'When the doors opened, it clicked' - couple on why they offered home for Ukraine

Paul Beastall and wife Tracy Hutchison have welcomed a Ukrainian family to their home in Cottenham

Paul Beastall and wife Tracy Hutchison have welcomed a Ukrainian family to their home in Cottenham as part of the Homes for Ukraine scheme. From back, left: Paul, Tracy, Vitali and mother Viktoria. Front row: Anastasia and Eva, Viktoria's daughters. - Credit: Paul Beastall

Paul Beastall described the moment he and his wife knew they had made the right decision to offer their home as sanctuary for a Ukrainian family fleeing the war.   

“When the doors opened at the Eurostar terminal and a little girl walked out, it clicked,” said Paul.   

It was that moment that the decision made only weeks earlier to be part of the UK effort to support Ukraine felt 100 per cent the right choice.   

“We wanted to help on the basis that a family decided they would move 2,500 miles to move into a home with people they never met, which I think is terrifying for them,” he said.   

Although he has some reservations about the British visa scheme (they waited nearly three weeks for them to be issued) Mr Beastall believes it was well worth the effort.   

Paul Beastall and wife Tracy Hutchison applied to sponsor four Ukrainians to stay at their home on March 27 under the government’s Homes for Ukraine scheme.   

On Easter Saturday, they welcomed their new Ukrainian friends at a London rail terminal.   

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“We’re in Cottenham,” he said. “The family-of-four are now in Cottenham. 

"The mum and her three children arrived at London St Pancras on the Eurostar.   

"We had found them online and we never met them before. We had a call over WhatsApp when they were still at their home in Ukraine.”  

Mr Beastall believes the visa system could be simplified and is in need of an overhaul but, for now, the Ukraine family are settling into village life.   

He said he and wife were motivated by seeing daily reports from Ukraine in the media.  

They recognised they were in a position to help.  

“We have adult children who have left home; one child has since moved back to Uni, so it was myself and my wife living at home,” he said.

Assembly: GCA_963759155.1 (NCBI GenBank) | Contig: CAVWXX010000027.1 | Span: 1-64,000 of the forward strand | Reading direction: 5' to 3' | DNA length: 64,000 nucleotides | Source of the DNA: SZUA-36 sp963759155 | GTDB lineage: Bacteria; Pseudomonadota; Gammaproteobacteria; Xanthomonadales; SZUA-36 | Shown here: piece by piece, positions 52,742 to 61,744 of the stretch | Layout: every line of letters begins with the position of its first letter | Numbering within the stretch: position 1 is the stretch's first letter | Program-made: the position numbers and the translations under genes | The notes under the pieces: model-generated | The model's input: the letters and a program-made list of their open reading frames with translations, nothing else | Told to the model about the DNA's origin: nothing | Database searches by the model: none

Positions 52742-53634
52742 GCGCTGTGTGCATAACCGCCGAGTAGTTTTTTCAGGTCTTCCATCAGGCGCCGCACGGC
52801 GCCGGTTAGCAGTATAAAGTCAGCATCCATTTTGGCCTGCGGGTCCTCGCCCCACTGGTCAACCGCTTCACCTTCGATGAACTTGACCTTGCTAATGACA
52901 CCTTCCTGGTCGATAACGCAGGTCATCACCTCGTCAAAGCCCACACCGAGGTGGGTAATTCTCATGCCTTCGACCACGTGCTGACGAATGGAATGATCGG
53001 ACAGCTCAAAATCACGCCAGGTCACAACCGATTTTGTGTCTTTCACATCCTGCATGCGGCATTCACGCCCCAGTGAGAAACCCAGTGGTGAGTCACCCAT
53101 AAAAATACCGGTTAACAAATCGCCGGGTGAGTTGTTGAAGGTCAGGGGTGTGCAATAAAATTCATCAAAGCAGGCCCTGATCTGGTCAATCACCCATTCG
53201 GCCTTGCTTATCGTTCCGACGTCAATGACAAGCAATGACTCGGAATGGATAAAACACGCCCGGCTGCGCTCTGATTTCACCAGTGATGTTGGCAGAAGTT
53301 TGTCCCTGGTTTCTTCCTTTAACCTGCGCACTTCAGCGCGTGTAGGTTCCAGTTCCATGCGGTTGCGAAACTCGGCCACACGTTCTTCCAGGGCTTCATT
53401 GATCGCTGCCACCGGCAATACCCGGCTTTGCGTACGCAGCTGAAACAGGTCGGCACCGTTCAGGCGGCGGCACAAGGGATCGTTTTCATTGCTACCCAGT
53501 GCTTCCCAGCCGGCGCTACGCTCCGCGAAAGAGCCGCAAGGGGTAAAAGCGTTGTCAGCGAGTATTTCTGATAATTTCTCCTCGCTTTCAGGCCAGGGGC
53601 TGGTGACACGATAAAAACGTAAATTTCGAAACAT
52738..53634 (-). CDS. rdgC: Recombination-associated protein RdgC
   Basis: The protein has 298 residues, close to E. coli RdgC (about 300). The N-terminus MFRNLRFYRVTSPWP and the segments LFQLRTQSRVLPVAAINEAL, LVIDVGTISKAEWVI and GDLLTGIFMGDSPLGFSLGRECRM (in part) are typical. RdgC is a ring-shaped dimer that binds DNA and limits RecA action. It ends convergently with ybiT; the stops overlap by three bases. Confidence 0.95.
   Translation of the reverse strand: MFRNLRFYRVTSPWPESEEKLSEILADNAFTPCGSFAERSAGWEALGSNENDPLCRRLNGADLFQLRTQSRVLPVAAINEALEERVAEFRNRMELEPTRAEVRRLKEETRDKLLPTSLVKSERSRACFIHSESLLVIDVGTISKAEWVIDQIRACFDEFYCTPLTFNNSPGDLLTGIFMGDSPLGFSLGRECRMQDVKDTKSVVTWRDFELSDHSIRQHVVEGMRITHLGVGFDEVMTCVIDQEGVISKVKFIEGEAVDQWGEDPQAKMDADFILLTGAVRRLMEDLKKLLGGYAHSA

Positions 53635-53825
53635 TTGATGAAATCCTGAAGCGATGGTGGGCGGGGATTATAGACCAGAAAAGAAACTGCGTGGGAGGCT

“We have a global duty to help people less fortunate than us.   

“The scheme gives us a chance to do something on a small scale to try and show people in Britain are open to helping the less fortunate.”  

Mr Beastall remains concerned that the visa application is difficult and “it has been a slog with the Home Office until confirmation on April 13 that they approved the visas. It took two-and-a-half weeks of no information. “  

But he says being able to help has been worth the effort.  

“The Ukraine family were very emotional,” he said.  

“This is a lady with three children who left her husband and parents behind because she wants her children’s education to continue and not damaged by war.   

“They are very dazed and confused at the moment, and their English is not great when they got here, but they were relieved and did what we can to make them feel comfortable.   

“The children went and played with the dogs when they arrived. They are very thankful and starting to get involved in the community.    

“These are people that need somewhere to live and it looks like this conflict will not be over in the next couple of weeks. Refugee camps in Poland are struggling and it’s a way we can help.   

“We just felt we could not sit back and watch it happen. 

“If your best option is to move 2,500 miles to live with people you have never met, I think it shows how dire the situation in Ukraine is.   

“We have common ground with them (the Ukrainian family) and share a lot of interests. It has gone so much better than we feared.   

“We thought this is something (welcoming a Ukrainian family) we could live to regret, but the family have been amazing.   

“The children are engaging, hardworking and fun.”  

And the mother has already been offered a part-time job locally.   

“These are people that had jobs back home and do not want to be reliant on benefits,” said Paul.  

Two of the children have got places at Cottenham Primary School “in school uniform donated by the school and people in the village, and they had a wonderful time.   

“They will start full-time at the school from next week.”  

The son is secondary school age and this week is visiting Cottenham Village College.  

Mr Beastall said: “They are smart kids, but the language barrier will mean it’s difficult to engage straight away, so schools will need to think about how to do that properly.”   

Of his fight for visas, he says that “as a host, you have to be prepared to push and chase because I think going at its own pace (without pushing government) is too much.    

“My message to political leaders is they are people whose lives are so bad and they have left people behind.   

“These are World War Two levels of migration and we need our politicians to remember that humanity is part of their role.”